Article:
Many reader questions about who is responsible for what on traffic issues in Pinellas County require the Doc to pull out her color-coded map before touching base with the right experts.
The trusty coffee-stained map indicates which roads in St. Petersburg are county roads (pink highlighter on parts of 38th Avenue N and 22nd Avenue S, for instance) and which are state roads (yellow highlighter on 66th Street and parts of Gandy and Fourth Street). And then, of course, I have both yellow and pink highlighter on different parts of 66th Street because some of it is county and some of it is state. Still, I sometimes don't get it right.
In some cases, certain elements of roads that are the responsibility of one jurisdiction are contracted out to another. For example, 38th Avenue N is a county road, but the county might hire St. Petersburg to manage the traffic signals. So, every once in a while, the Doc sends an e-mail to the county or the city when it should go to the state Department of Transportation, and every time I think I have it all memorized someone goes and does another one of these dang collaborative contracts. Fortunately, the experts are mostly patient folks who forward my e-mails to the correct agency.
Which brings us to our first reader question of the week, from Nelson Daniels of Madeira Beach:
"Dear Doc: Who has the responsibility for the traffic lights on 66th Street N at the cross streets at 54 Avenue N, 46th Avenue N and 38th Avenue N? These lights are poorly timed and need some adjustment. Traffic traveling east and west on these avenues sits and waits for two-plus minutes when there's no traffic on 66th Street N. Pedestrians are running across traffic when they do not have the walk signal because of these issues. Who can I contact to have this situation reviewed?"
After consulting the Doc Delay map of many colors, we contacted Bill Foster, St. Petersburg's traffic signal manager, not to be confused with the mayor.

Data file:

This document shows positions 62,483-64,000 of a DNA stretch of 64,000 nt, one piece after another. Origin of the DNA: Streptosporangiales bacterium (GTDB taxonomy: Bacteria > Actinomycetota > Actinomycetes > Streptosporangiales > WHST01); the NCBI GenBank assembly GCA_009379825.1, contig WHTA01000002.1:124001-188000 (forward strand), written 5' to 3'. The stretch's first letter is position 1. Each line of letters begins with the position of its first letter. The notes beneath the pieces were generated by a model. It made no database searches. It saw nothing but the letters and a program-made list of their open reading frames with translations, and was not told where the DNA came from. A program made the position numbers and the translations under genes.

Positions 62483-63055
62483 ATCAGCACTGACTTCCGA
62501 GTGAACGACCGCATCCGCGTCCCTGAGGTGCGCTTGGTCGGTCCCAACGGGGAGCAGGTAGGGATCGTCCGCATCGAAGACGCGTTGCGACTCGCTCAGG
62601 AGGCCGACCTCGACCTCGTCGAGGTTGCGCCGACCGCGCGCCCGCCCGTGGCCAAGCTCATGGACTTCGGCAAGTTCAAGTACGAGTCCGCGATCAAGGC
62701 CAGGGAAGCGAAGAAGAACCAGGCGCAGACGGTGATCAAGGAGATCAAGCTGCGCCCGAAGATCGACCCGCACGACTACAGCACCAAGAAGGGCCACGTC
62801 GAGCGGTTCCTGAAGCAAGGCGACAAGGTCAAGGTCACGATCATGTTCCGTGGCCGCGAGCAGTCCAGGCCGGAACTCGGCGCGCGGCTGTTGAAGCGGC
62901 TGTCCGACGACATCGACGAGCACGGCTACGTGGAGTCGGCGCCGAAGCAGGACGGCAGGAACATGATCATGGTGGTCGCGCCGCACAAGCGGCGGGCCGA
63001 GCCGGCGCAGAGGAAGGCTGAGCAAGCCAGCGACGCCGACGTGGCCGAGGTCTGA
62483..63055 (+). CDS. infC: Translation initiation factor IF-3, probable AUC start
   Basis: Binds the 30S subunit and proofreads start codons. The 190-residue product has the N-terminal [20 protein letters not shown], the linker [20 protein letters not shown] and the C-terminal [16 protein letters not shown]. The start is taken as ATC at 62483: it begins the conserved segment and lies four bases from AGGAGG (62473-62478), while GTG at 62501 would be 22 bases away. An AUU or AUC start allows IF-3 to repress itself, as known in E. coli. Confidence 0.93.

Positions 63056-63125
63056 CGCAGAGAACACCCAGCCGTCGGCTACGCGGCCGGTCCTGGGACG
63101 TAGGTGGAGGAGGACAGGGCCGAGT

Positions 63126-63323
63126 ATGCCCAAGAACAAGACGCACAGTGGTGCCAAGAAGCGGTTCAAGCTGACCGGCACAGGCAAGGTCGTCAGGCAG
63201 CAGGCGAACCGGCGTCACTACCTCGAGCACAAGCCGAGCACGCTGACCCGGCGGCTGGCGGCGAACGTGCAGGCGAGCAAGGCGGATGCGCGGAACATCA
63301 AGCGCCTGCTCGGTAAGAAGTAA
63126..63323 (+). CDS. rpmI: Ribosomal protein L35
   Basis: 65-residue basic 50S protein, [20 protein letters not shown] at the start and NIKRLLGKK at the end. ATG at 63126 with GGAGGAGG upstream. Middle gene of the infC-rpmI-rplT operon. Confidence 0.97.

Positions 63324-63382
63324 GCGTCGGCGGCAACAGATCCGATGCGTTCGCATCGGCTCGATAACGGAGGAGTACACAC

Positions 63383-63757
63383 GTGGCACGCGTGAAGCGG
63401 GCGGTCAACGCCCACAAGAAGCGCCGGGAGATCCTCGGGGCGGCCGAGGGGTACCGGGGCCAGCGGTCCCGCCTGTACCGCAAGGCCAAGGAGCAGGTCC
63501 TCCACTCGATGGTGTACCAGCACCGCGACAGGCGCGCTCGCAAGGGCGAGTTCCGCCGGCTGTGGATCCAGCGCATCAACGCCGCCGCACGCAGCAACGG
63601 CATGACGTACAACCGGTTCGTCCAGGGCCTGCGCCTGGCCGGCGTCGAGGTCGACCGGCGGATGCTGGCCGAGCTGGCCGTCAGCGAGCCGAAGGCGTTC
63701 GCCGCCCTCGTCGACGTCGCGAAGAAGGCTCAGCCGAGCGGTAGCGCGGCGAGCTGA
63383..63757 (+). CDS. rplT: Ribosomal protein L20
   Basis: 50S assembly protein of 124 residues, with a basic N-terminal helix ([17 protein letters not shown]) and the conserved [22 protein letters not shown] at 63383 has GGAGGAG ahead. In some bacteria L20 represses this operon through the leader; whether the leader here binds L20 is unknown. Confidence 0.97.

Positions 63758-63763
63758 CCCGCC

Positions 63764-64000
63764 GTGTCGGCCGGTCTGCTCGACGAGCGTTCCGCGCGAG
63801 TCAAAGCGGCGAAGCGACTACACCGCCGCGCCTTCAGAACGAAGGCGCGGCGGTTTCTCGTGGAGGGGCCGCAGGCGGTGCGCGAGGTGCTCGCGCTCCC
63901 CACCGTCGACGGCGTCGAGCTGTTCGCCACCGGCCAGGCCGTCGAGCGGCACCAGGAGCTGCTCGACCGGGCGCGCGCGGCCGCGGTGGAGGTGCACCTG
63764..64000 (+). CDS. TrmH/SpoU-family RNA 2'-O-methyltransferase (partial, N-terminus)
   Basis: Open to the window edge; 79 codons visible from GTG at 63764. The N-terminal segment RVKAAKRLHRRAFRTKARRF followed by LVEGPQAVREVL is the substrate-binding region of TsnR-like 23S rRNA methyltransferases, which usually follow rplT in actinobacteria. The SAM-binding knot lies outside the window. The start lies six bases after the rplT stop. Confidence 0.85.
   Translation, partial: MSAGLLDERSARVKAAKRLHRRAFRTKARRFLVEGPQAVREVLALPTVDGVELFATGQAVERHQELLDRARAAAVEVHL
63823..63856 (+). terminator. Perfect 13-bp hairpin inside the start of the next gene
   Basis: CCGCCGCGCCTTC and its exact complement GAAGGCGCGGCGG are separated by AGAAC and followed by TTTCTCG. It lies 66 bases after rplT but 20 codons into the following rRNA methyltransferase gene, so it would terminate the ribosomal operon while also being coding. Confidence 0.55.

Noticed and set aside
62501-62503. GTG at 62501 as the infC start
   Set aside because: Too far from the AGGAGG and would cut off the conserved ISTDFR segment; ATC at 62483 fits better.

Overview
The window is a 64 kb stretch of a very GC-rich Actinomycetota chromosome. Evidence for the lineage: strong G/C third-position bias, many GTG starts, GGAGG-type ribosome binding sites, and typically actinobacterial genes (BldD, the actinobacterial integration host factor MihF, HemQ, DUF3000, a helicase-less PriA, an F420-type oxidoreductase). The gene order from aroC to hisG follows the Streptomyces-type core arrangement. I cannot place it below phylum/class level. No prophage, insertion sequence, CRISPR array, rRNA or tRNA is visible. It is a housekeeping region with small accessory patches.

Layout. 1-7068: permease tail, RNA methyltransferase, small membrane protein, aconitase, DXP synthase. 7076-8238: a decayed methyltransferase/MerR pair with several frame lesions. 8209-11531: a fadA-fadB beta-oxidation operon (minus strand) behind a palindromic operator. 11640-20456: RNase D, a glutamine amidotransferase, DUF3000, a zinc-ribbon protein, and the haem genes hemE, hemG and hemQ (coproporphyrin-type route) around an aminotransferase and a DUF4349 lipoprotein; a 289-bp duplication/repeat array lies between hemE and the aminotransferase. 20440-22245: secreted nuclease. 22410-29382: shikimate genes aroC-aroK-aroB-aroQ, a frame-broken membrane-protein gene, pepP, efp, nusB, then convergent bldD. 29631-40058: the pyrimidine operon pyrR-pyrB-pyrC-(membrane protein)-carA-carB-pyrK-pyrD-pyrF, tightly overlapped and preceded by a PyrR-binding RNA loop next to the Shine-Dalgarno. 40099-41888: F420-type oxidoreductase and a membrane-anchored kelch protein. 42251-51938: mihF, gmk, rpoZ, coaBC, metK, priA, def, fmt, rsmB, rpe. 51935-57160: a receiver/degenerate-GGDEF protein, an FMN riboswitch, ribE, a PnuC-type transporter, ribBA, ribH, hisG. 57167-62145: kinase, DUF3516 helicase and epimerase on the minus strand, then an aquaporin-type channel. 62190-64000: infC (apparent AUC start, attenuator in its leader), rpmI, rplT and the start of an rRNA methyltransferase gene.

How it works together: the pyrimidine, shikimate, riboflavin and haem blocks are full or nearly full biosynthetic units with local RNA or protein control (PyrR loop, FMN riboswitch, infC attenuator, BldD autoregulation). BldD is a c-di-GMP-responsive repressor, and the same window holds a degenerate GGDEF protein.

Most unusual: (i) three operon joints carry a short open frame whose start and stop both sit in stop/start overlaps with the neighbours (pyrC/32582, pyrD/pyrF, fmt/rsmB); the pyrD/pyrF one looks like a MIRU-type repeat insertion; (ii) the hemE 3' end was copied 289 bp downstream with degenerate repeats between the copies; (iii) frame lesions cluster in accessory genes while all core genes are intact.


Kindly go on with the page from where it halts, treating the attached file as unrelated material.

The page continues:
Foster said just one of the traffic signals — the one at 66th Street and 38 Avenue N — is under the city's control. The other two are managed by Pinellas County's traffic management system, so we have passed Daniels' question on to folks there.
Foster said that during the day when traffic is heavy on 66th, the signal at 38th Avenue N is operated in a synchronized mode.
"Unfortunately, in order to maintain synchronization there is an increased delay on 38th Avenue N. The volume of traffic on 66th Street is extremely heavy, therefore making synchronization a priority. Late at night when traffic on 66th Street is light, this traffic signal is operated in a free mode in order to minimize delay on 38th Avenue N," Foster wrote in an e-mail last week. This means that the signal is triggered by the presence of traffic.
We also asked Foster how often he is mistaken for Mayor Bill Foster, because sometimes when we tell readers we're going to check on traffic questions with Bill Foster, they assume we're going straight to the top. He said that he occasionally receives e-mails meant for the mayor, which of course he forwards without delay.
DOT workshop to look ahead 50 years on roads
The state Department of Transportation is holding a public workshop in Tampa on Monday as part of the development of the 2060 Florida Transportation Plan. It's one of 12 regional workshops to solicit input on the future of transportation in Florida. If you're curious about what Florida's roadways might look like 50 years from now, you may want to attend. Monday's workshop is from 2:30 to 5 p.m. in the state DOT District 7 Auditorium, 11201 N McKinley Drive, Tampa. For information, visit links.tampabay.com or call the DOT's public information office at (813) 975-6060.
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